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Moon and star Regulus before dawn

Before dawn on September 27, 2016, the waning crescent moon and star Regulus are visible near each other. Regulus is the brightest star in the constellation Leo the Lion. You’ll want to be outside before sunrise, to see the moon and Regulus in the eastern predawn sky.

Around the world, nearly everyone has a reasonably good chance of catching this star near Earth’s companion moon … and not just on September 27. You can see them together on September 28, too. However, there’s also a planet in the vicinity of the moon and Regulus, and the Northern Hemisphere has a better view of the planet Mercury, which we talk about here.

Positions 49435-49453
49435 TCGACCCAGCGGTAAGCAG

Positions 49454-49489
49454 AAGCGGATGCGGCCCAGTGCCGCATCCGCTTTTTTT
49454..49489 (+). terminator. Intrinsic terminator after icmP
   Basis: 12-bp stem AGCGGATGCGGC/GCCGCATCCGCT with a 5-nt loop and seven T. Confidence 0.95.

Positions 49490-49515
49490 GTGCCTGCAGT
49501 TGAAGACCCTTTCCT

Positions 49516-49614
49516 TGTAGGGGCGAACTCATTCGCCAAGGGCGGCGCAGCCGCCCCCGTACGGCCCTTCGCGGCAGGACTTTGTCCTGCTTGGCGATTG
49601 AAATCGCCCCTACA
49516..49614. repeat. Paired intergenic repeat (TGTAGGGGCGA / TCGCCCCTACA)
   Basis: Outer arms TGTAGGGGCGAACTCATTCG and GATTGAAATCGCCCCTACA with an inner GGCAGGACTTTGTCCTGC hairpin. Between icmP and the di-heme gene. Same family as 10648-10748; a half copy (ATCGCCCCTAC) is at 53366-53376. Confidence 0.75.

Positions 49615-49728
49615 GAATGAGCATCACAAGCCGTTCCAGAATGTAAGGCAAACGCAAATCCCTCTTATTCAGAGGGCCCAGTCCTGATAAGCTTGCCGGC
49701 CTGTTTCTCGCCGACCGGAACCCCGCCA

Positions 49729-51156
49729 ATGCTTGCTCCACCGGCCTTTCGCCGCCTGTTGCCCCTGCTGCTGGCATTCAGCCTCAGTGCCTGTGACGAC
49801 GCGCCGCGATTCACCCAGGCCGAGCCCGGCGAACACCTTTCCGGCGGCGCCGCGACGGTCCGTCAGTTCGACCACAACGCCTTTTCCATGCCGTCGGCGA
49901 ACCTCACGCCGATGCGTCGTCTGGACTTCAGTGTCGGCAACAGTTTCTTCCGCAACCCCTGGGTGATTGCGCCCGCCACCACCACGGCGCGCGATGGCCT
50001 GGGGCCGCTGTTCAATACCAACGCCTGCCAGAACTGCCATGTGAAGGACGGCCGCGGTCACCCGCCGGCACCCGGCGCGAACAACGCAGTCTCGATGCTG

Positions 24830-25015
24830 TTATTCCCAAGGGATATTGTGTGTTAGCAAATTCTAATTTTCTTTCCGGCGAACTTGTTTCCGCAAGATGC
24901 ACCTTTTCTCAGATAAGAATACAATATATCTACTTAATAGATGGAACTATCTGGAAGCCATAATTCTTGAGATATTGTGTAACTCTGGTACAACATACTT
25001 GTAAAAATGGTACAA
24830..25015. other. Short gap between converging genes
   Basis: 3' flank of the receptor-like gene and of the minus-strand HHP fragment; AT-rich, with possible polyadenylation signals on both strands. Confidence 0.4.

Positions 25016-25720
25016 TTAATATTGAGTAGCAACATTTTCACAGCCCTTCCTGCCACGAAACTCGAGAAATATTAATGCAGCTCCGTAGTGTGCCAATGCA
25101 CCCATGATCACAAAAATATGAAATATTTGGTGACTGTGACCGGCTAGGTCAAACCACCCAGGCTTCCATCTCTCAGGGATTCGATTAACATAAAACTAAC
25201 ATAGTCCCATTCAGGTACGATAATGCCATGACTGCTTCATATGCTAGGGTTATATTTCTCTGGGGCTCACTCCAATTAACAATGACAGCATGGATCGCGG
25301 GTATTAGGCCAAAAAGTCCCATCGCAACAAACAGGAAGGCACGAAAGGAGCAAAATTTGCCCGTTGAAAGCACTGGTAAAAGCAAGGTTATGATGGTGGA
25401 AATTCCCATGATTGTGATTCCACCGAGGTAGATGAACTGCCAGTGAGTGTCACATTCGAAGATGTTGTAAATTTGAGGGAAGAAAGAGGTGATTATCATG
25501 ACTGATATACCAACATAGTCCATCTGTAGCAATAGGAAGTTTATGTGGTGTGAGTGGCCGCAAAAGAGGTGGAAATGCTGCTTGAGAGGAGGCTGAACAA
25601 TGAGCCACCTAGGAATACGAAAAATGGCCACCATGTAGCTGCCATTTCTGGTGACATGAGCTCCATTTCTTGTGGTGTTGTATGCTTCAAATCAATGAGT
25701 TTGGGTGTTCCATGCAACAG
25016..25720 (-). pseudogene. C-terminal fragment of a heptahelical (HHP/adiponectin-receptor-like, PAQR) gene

The bow of the waning crescent moon points toward Mercury's place over the sunrise point on the horizon. Mercury is more easily viewed in the Northern Hemisphere.

The bow of the waning crescent moon points toward Mercury’s place over the sunrise point on the horizon. Mercury is more easily viewed in the Northern Hemisphere.

Bottom line: Given clear skies and an unobstructed eastern horizon, almost everyone worldwide should be able to see the moon and Regulus in the morning sky on both September 27 and September 28, 2016.